Wednesday, February 29, 2012

Brittle vs. Elastic

Okay, so we're wading into some rock mechanics with the intro class. One of the most important characteristics is how rocks respond to stress. If you've ever hit a rock with a hammer, you're probably aware of brittle behavior - where the rocks break into smaller pieces. If you've got the right kind of rocks (typically rocks under higher pressures and temperatures - like you see deep in the crust/mantle area) they might bend and flow. There are some other things that affect this brittle/ductile behavior. How quickly the stress is applied, for example. Hit the rock with a hammer and you might get broken pieces. Apply the same stress over a very long time and you might get the rock to bend.

This is rather hard to do with rocks, however. Silly Putty is a much more convenient material for those of us stuck on the earth's surface. Pull the silly putty slowly and it will stretch and flow. Pull on it quickly and you might get it to snap and break. Or, you could hit it with a hammer, which is not as easy as it sounds...

AW#43: Geological Illustrations

This month's accretionary wedge is hosted by "In the company of plants and rocks," which is a great title for a blog, BTW. The theme is "favorite geological illustration" and I've been having some trouble settling on one illustration. So I'm going to provide three.

This first illustration is not so much about the actual illustration, but the ideas it conveys. One of the great aspects of plate tectonic theory is that it explains so many different geological phenomena. It explains the patterns that we can observe and it allows for very powerful predictions regarding evidence (data, outcrops, etc) that we have yet to discover, and events that have yet to occur. This simple idea that certain parts of the earth's crust can be in motion relative to other parts of the crust was wildly revolutionary - it took many separate lines of evidence to pull together our current ideas regarding plate tectonics. Some 100 years ago when Wegner suggested continents plow through the ocean crust like giant icebreakers, he was criticized for lacking a mechanism to provide the necessary forces and allow for the crust to move. But today, we take this cross-sectional view of ocean crust subducting beneath continental crust as second nature. Yet just 50 years ago it would have been considered somewhat fancy and "cutting edge."

This second illustration is from my dissertation chapter about sedimentary patterns in the upper mississippi valley. If there's something other than a cross-section to get a geologist's blood going, it's a block diagram. It's like someone used a giant pie knife to carve out a block of the earth and hold it up for all to see. This particular diagram represents a great deal of sweat and tears on my part to finish my PhD.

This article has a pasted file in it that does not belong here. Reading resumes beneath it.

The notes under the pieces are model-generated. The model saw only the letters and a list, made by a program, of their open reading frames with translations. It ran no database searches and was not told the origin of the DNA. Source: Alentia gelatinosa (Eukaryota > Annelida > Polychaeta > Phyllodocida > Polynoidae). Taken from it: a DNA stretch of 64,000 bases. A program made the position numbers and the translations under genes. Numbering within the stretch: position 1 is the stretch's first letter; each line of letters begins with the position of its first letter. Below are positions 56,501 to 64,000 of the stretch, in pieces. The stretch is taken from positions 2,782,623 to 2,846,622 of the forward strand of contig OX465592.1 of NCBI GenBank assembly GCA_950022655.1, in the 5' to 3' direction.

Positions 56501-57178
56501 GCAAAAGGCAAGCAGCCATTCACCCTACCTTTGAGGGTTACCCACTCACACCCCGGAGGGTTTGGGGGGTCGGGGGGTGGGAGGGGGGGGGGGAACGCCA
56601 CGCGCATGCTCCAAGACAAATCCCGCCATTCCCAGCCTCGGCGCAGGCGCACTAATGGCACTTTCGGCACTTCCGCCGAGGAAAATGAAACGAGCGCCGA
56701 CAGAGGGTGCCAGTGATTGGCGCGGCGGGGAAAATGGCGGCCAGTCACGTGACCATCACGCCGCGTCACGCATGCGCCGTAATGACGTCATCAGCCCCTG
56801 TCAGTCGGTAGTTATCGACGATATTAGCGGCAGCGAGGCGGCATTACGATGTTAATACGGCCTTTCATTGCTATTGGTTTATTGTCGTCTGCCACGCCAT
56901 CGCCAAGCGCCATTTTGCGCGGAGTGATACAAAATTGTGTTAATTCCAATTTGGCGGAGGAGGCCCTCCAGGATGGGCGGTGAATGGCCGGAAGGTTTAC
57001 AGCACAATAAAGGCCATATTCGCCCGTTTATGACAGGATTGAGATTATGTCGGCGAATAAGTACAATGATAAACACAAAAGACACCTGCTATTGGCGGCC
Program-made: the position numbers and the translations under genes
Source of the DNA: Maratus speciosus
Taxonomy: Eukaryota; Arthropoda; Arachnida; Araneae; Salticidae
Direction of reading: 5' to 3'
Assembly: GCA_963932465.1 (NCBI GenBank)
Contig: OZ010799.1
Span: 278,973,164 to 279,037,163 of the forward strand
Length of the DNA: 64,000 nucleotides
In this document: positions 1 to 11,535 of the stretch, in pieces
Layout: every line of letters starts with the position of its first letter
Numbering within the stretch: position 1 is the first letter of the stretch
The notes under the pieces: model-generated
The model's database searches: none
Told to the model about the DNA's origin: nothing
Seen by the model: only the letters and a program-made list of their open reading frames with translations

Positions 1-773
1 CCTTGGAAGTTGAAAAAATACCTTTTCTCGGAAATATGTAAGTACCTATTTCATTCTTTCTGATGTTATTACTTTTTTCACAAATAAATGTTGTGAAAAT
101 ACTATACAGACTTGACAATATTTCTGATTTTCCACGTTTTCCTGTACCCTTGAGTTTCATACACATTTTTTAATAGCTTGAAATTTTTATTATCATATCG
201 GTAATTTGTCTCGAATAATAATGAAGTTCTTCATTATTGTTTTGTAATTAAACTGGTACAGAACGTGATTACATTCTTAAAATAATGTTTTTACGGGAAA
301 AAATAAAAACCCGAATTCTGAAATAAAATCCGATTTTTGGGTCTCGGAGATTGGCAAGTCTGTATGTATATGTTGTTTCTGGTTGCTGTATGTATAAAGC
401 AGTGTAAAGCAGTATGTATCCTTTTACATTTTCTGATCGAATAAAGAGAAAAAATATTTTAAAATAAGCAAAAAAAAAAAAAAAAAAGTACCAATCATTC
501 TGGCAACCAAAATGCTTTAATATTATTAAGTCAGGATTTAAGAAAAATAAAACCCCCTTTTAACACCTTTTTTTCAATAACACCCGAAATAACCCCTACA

This last example (one of my absolute favorites) is a cartoon my dad did for me right after I started working on my PhD. I think he found the idea of "Ice Age Land Snails" amusing in general. Because who wouldn't want to see giant land snails roaming the frozen tundra, attacking cavemen? I think the comment I like most is that he had a hard time making the radula (snail's rasping mouthparts) look threatening.

Tuesday, February 28, 2012

Some more fluid-y stuff

Drop a steel ball with a hydrophobic coating into water and watch what happens:

Water is wet, part II

Trying out the Nanofabric in a slightly different way - getting a drop of water to roll down an incline.

Dropping a coin in water

Here's the deal: you want to drop a coin into a container of water. Maybe you're bored. Maybe you're trying to win a bet about hitting a submerged target. What's the best way to drop the coin so that you can hit that target? The easiest way is to drop the coin perfectly flat, with its faces parallel to the water's surface. Provided there aren't any currents or turbulence in the water column below, the coin should drop straight down.

Wednesday, February 22, 2012

An unexpected result

Popping water balloons is fun. But when I set up a water balloon to pop when it hit the top of an upward trajectory, I didn't expect the result I ended up with.

I really have no idea if I could replicate that or not. But you know I'm gonna try. I also tried a setup with the water balloon swinging from the side.

Tuesday, February 21, 2012

Feb 21st

For those of you across the Atlantic, today's date is a lovely palindrome 21-02-2012.

For us here in the states, it's not quite as symmetric.

Sunday, February 19, 2012

Jargon Battles!

So Ron and Callan are having a good-natured discussion about the term "xenobomb." This is a good example of how we as scientists use language. For use in the study of the natural world, the words we use to describe objects and processes must refer to something specific (not vague) and also be accurate (reasonably).

Although I have nothing more specific to add to their web discussion. The general thought on twitter is that some kind of "xenolith-cored bomb" term is most specific and accurate. Either way, the sample in Callan's lab is a gorgeous olivine peridotite. You don't often get such lovely chunks of the mantle brought near the surface for us to see.